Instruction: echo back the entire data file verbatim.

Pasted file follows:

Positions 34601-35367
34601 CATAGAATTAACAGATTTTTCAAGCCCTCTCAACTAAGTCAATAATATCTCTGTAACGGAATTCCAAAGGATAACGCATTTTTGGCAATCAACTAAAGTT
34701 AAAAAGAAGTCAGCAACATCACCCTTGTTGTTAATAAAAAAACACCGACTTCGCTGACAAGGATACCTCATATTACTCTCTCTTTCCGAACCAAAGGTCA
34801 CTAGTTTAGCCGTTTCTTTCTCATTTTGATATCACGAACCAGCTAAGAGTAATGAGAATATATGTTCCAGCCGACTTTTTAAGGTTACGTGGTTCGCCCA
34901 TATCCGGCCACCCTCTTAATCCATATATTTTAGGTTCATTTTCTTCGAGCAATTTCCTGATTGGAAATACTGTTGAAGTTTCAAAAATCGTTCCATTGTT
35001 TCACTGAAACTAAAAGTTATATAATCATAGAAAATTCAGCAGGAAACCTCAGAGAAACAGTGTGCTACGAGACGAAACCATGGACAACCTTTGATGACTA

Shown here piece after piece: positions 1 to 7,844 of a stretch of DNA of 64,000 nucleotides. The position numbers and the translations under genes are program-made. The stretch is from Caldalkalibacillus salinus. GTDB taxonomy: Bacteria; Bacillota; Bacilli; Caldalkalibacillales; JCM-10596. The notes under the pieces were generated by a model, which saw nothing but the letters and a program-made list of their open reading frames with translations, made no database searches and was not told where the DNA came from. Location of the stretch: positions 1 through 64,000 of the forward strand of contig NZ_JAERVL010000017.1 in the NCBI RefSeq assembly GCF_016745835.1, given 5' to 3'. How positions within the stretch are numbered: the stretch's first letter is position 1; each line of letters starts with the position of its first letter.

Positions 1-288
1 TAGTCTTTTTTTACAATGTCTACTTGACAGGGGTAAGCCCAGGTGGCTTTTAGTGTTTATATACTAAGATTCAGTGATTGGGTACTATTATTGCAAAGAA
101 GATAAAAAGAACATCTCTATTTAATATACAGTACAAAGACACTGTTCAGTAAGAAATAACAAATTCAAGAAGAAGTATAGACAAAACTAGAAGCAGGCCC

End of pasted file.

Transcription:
Positions 34601-35367
34601 CATAGAATTAACAGATTTTTCAAGCCCTCTCAACTAAGTCAATAATATCTCTGTAACGGAATTCCAAAGGATAACGCATTTTTGGCAATCAACTAAAGTT
34701 AAAAAGAAGTCAGCAACATCACCCTTGTTGTTAATAAAAAAACACCGACTTCGCTGACAAGGATACCTCATATTACTCTCTCTTTCCGAACCAAAGGTCA
34801 CTAGTTTAGCCGTTTCTTTCTCATTTTGATATCACGAACCAGCTAAGAGTAATGAGAATATATGTTCCAGCCGACTTTTTAAGGTTACGTGGTTCGCCCA
34901 TATCCGGCCACCCTCTTAATCCATATATTTTAGGTTCATTTTCTTCGAGCAATTTCCTGATTGGAAATACTGTTGAAGTTTCAAAAATCGTTCCATTGTT
35001 TCACTGAAACTAAAAGTTATATAATCATAGAAAATTCAGCAGGAAACCTCAGAGAAACAGTGTGCTACGAGACGAAACCATGGACAACCTTTGATGACTA

Shown here piece after piece: positions 1 to 7,844 of a stretch of DNA of 64,000 nucleotides. The position numbers and the translations under genes are program-made. The stretch is from Caldalkalibacillus salinus. GTDB taxonomy: Bacteria; Bacillota; Bacilli; Caldalkalibacillales; JCM-10596. The notes under the pieces were generated by a model, which saw nothing but the letters and a program-made list of their open reading frames with translations, made no database searches and was not told where the DNA came from. Location of the stretch: positions 1 through 64,000 of the forward strand of contig NZ_JAERVL010000017.1 in the NCBI RefSeq assembly GCF_016745835.1, given 5' to 3'. How positions within the stretch are numbered: the stretch's first letter is position 1; each line of letters starts with the position of its first letter.

Positions 1-288
1 TAGTCTTTTTTTACAATGTCTACTTGACAGGGGTAAGCCCAGGTGGCTTTTAGTGTTTATATACTAAGATTCAGTGATTGGGTACTATTATTGCAAAGAA
101 GATAAAAAGAACATCTCTATTTAATATACAGTACAAAGACACTGTTCAGTAAGAAATAACAAATTCAAGAAGAAGTATAGACAAAACTAGAAGCAGGCCC